By MICHAEL MELIA
HARTFORD, Conn. (AP) _ FBI bosses retaliated against an agent for complaining about personnel decisions, managed by fear and were so dysfunctional that the bureau’s director apologized to the Connecticut staff for problems with local leadership, according to a lawsuit filed Monday.
The agent, Kurt Siuzdak, is a lawyer and 17-year veteran of the bureau who worked in New York City and as a legal attache in Iraq before joining the New Haven field office in 2009.
In his lawsuit, Siuzdak said he was subjected to a baseless investigation when he complained he was passed over for supervisory positions. His wife, Heather Clinton, said in an interview with The Associated Press that her husband was reluctant to publicize internal FBI disputes but saw no other way to address what they see as abuses by managers who allow social affiliations to influence promotion decisions.
“This is an organization that he believes in. It’s an organization that is very powerful. And he wants it to be better,” she said.
Messages seeking comment on the lawsuit were left with the Connecticut FBI and the U.S. Justice Department.
In the lawsuit, Siuzdak says that FBI employment surveys in 2012 and 2013 gave the Connecticut office low ratings for leadership, employee treatment and morale. A January 2013 inspection of the office’s violent crime task forces by FBI headquarters found that, in New Haven, “senior management was described as leading by fear and intimidation, negatively impacting both internal personnel and the liaison relationships with the FBI’s external partners.”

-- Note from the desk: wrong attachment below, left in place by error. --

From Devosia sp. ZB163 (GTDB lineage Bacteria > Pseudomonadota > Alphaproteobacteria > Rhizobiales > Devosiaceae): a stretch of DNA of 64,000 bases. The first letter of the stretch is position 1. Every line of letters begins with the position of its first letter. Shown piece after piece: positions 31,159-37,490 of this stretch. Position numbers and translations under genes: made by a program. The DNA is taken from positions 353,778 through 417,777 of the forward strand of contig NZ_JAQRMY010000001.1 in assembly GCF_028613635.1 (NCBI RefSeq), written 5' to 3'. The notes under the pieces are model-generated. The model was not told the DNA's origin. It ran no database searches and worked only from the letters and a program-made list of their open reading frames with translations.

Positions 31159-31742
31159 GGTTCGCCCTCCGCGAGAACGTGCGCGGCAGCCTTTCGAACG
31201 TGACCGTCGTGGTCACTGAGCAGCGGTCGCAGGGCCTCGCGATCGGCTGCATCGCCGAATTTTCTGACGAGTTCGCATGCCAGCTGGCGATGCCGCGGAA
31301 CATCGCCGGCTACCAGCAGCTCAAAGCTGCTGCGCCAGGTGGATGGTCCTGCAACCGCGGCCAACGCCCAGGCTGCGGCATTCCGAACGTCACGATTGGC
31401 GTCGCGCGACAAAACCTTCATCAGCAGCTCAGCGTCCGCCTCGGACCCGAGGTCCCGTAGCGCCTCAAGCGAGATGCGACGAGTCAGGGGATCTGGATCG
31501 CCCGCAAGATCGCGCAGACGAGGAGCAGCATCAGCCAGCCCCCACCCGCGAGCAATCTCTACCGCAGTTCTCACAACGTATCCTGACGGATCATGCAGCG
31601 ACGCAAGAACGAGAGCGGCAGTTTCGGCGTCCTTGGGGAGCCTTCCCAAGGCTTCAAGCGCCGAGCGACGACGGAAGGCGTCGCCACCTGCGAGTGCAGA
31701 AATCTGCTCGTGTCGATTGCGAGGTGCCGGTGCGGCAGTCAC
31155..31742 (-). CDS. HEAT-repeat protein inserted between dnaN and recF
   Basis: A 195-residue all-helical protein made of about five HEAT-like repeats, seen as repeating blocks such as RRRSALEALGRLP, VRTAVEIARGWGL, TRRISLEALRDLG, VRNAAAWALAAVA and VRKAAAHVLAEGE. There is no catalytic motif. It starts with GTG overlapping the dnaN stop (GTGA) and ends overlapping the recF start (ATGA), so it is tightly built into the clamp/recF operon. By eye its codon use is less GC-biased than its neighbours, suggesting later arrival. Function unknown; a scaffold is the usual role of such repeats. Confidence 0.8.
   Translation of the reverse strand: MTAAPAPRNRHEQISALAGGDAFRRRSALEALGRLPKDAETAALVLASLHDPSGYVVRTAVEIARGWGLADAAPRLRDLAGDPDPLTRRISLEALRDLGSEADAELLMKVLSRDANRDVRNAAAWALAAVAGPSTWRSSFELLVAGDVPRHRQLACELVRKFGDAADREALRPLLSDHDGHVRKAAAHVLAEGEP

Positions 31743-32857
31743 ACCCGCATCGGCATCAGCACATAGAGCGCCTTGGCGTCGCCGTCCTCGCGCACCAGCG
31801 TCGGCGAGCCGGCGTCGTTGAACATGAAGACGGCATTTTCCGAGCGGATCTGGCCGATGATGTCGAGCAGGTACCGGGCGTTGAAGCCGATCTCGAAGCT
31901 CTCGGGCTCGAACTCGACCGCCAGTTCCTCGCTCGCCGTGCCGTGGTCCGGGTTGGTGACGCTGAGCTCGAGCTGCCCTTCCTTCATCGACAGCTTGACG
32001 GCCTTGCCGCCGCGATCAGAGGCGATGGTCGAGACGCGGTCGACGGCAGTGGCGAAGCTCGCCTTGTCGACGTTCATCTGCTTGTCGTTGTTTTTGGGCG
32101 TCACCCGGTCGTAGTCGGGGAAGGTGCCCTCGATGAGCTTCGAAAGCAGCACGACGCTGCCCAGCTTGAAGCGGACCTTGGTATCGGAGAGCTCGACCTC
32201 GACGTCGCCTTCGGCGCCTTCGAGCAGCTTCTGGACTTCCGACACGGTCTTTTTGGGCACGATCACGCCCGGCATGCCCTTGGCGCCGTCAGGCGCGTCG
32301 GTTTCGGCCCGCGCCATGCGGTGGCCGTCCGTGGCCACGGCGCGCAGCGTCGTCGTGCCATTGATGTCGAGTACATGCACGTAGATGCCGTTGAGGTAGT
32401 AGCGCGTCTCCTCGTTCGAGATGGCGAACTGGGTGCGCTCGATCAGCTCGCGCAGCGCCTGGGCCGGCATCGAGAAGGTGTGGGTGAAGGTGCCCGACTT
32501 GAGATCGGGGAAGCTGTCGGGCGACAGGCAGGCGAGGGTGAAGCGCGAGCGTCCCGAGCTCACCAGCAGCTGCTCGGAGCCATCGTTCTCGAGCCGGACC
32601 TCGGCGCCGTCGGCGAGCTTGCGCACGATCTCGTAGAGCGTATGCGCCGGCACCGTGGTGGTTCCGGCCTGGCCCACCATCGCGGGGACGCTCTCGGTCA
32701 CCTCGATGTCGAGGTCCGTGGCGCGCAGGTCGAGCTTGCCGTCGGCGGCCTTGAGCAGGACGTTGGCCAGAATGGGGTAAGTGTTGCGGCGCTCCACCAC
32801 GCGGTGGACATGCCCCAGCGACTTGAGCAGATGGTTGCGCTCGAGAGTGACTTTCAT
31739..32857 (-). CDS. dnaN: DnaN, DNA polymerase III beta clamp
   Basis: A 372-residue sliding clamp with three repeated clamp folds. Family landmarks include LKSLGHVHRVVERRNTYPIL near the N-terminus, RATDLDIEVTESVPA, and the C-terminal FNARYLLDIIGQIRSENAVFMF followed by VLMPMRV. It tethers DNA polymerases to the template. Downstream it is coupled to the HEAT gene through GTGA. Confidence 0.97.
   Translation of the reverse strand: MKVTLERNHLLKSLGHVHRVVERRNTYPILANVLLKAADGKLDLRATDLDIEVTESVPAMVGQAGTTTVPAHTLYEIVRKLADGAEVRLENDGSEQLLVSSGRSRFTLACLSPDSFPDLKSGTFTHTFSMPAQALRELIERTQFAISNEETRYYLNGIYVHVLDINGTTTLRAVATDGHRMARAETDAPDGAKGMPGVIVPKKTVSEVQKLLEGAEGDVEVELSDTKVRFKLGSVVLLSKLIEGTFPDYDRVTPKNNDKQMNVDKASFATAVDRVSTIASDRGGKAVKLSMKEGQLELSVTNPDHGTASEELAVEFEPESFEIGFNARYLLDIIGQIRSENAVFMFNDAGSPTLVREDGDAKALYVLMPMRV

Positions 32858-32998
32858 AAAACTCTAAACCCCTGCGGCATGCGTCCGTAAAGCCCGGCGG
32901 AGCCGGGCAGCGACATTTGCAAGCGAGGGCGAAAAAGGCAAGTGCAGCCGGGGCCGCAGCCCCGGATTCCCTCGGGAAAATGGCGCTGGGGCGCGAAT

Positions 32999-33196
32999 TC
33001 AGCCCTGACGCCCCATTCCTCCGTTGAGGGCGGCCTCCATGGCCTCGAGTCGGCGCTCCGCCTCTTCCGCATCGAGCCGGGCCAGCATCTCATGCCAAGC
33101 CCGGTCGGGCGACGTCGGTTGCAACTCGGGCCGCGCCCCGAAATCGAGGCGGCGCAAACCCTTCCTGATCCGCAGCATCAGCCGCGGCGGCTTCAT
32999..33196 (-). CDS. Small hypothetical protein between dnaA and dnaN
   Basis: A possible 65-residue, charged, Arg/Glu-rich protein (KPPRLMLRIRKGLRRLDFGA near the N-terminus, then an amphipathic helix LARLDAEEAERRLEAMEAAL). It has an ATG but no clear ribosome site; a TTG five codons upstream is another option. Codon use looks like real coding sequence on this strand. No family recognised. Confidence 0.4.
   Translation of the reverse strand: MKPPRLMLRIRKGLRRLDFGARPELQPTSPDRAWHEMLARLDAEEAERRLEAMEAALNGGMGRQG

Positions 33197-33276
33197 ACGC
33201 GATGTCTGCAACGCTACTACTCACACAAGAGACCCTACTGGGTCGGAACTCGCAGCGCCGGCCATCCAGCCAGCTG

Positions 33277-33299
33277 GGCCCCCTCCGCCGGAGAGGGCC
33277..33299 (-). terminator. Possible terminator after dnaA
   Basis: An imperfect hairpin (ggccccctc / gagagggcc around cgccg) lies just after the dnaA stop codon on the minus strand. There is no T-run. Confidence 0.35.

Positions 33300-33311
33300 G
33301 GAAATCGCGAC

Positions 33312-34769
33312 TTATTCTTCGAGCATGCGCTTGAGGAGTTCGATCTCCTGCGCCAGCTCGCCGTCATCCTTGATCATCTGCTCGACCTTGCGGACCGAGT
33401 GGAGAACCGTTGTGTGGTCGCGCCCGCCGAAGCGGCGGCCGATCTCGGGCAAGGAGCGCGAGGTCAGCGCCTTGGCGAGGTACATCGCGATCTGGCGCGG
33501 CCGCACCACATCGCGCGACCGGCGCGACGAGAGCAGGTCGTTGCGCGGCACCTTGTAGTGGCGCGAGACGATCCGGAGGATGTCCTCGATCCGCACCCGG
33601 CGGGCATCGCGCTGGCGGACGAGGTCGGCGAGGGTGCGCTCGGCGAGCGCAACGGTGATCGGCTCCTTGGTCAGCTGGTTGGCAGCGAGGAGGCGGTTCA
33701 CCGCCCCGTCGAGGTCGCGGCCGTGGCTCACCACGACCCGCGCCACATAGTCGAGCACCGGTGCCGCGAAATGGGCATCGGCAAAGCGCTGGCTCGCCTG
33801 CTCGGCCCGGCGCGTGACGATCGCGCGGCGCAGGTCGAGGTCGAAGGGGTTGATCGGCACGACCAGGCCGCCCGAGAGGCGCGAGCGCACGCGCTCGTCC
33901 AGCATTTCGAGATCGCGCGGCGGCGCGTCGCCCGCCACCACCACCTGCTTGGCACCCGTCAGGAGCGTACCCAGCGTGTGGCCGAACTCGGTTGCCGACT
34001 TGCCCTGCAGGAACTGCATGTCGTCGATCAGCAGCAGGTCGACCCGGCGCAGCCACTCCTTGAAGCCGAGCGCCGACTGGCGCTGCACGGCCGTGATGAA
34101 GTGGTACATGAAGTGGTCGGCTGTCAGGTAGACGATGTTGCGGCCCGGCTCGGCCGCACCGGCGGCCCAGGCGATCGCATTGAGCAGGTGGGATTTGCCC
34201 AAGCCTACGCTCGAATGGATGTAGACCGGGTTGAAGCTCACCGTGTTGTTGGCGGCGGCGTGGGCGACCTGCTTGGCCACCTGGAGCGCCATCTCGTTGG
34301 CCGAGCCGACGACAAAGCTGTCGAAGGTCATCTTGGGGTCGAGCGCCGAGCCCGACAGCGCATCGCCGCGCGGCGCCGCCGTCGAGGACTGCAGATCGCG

The lawsuit said FBI Director James Comey visited the New Haven field office near the end of last year and apologized to employees for “the failure of the FBI’s executive management to correct the leadership failures” in Connecticut.
The lawsuit, filed in U.S. District Court for Connecticut, names Attorney General Eric Holder as the defendant and seeks unspecified damages for the alleged discrimination and retaliation by managers. Among other allegations of preferential treatment for favored employees, it says a manager in New Haven routinely failed to work a full eight-hour day despite receiving the FBI’s version of overtime.
“It’s about integrity for him,” Clinton said.
Siuzdak, 49, is an Army veteran who was among the FBI agents to respond to the World Trade Center attack on Sept. 11 and later learned Arabic for two postings in Iraq.
The lawsuit says his difficulties began with the former agent in charge in New Haven, Kimberly Mertz.
Siuzdak accused Mertz of blocking his pursuit of several management positions in Connecticut, where his family has its home. After he filed an equal opportunity complaint, he said, she filed a complaint alleging he was using a bureau vehicle for personal transportation, a serious violation of FBI regulations. After an investigation, he said, he was told the claim was unsubstantiated.
When Siuzdak applied for another position this year, an FBI manager he had been working with in Washington issued a non-recommendation, saying Siuzdak had not demonstrated leadership skills, according to the lawsuit. The suit alleges the manager is a Mertz ally who gave false reasons to block the application.
In September 2013, Mertz transferred to FBI headquarters, where she was promoted to deputy assistant director. She was replaced by Patricia Ferrick, who told Suizdak she would support him for a supervisory position in another field office but not in Connecticut, according to the lawsuit.